The light was fading fast, and Ruth Long was on a mission. She had an armful of leftover canary-yellow ribbon and only a few people still left to tie them.

"Baby, come on and tie this ribbon. You got enough room?" Long asked neighbors as she gingerly stepped over some rocks and stretched out her arms to decorate yet another tree with a painstakingly tied bow.

"We're going to try to keep them up until Grant comes back. We hope it won't be long," she said.

Long was one of about 40 residents of the 1700 block of Swann Street NW who decorated the trees outside their homes last night with yellow ribbons, a gesture of solidarity and support for one of their own: Pfc. Grant Aikin, 20, who grew up on the block and is now stationed in Saudi Arabia.

Aikin, who graduated from Woodrow Wilson High School and was stationed at Fort Bragg, N.C., before being sent overseas, is one of about 100,000 American military people who have been sent to the Middle East in an attempt to force Iraqi troops to withdraw from Kuwait.

Last night, members of the close-knit block gathered to show support for his family and to remember the contribution Aikin is making to the U.S. effort.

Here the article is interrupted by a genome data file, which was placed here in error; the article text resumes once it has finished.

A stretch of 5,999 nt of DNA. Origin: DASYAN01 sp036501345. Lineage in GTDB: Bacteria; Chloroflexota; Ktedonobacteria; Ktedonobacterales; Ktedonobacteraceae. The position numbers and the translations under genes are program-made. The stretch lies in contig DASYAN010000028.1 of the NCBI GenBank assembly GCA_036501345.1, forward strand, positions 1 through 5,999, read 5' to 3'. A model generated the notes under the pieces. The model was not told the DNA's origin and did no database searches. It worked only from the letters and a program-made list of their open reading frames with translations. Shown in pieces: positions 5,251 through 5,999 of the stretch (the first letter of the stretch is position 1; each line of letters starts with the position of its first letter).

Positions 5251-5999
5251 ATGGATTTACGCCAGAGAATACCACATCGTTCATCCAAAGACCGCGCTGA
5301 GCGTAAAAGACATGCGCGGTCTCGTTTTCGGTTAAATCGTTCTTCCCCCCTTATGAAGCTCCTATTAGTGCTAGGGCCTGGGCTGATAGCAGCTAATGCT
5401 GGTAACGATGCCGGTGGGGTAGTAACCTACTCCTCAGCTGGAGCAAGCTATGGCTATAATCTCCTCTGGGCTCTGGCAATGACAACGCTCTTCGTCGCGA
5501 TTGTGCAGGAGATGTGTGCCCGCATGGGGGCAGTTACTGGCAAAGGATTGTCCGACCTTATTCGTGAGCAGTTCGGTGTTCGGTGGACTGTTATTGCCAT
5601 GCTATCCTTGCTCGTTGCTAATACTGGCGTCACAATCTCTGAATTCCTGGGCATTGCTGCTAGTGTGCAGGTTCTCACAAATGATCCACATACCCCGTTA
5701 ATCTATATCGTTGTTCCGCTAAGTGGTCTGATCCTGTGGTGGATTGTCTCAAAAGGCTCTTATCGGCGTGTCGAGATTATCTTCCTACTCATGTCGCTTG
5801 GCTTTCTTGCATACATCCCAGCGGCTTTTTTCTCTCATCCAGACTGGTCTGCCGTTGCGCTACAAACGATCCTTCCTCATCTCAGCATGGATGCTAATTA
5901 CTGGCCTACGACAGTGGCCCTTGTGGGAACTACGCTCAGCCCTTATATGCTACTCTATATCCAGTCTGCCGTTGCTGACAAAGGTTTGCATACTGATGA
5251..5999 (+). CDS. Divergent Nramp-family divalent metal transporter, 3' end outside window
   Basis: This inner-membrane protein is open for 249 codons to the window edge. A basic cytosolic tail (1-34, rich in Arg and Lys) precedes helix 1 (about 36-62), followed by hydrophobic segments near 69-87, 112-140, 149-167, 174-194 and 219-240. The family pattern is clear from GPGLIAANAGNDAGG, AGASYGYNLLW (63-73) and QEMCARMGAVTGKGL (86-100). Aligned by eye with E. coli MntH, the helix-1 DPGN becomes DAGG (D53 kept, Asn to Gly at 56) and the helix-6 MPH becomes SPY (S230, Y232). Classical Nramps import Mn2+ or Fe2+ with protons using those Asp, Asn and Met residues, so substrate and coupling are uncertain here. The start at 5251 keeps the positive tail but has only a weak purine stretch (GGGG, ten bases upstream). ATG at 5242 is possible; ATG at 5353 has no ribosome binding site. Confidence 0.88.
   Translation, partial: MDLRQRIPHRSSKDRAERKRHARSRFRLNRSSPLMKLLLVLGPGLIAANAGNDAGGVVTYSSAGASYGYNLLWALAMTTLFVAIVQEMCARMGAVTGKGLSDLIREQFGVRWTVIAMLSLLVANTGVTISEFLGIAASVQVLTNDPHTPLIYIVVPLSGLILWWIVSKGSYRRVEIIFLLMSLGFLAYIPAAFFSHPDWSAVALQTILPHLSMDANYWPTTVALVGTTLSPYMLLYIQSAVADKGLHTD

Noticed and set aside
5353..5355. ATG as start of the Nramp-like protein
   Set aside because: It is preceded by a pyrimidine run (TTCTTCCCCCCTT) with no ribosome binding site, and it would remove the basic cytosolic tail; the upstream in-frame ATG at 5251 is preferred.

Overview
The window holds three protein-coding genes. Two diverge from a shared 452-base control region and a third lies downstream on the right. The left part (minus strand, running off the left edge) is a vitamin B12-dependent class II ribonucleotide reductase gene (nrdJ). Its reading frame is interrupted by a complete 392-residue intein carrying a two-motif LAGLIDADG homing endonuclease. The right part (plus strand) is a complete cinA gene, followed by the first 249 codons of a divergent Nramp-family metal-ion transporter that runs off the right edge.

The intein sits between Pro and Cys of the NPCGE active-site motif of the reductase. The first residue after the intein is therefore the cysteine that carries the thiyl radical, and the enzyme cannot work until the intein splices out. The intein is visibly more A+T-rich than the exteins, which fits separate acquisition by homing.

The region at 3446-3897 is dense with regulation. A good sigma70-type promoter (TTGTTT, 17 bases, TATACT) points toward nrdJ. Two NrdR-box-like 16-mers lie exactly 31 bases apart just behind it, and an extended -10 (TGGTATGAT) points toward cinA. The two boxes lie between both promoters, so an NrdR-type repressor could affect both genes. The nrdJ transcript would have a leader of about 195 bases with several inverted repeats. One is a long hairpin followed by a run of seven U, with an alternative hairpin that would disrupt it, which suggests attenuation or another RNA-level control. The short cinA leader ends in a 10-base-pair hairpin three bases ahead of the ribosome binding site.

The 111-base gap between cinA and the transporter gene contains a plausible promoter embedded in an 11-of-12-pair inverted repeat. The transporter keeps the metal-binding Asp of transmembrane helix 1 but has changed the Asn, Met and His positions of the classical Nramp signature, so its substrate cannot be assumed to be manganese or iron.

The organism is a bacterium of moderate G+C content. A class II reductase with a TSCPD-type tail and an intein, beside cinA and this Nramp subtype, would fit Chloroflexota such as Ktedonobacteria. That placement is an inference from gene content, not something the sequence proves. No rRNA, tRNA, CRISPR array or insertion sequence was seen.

"What we have here is an extended family, and we're extending out arms to the family," Long said. "Every time you walk out of the door, this will be a reminder that somebody else's child is less fortunate. My children are all here."

Jesse L. Jackson, who recently returned from Iraq and other Middle Eastern nations, prayed with the residents and called for continued negotiations to end the standoff.

"We must not allow the price of oil to go up and the price of blood to go down," he told the crowd as he stood on the steps of the Aikins' three-story town house.

"If we press forward, I'm convinced that we can end the war . . . {and} Grant can come back home and sit on this corner with us," he said.

Grant's mother, Lee Aikin, circulated petitions asking people to conserve energy as a way to show support for the troops in Saudi Arabia.

"It's nice to know the neighbors remember and they care," she said.

After Jackson spoke, 4-year-old Meredith Winfield Kummings, who lives a few doors from the Aikins, made an impromptu speech in baby talk.

She later presented Lee Aikin with a rock and a piece of ribbon.

"The rock is for Grant in Saudi Arabia, so he can throw it if there is a war," her mother, Ruth L. Kummings, translated.

With last night being the eve of the D.C. primaries, Jackson -- a candidate for the shadow seat to the U.S. Senate -- reminded the crowd to turn out to vote and encouraged them to support the District's statehood movement.

"The difference between Grant and his colleagues {from elsewhere} who also are there {is that} he has no senator or congressman who can vote to protect his interest," Jackson said.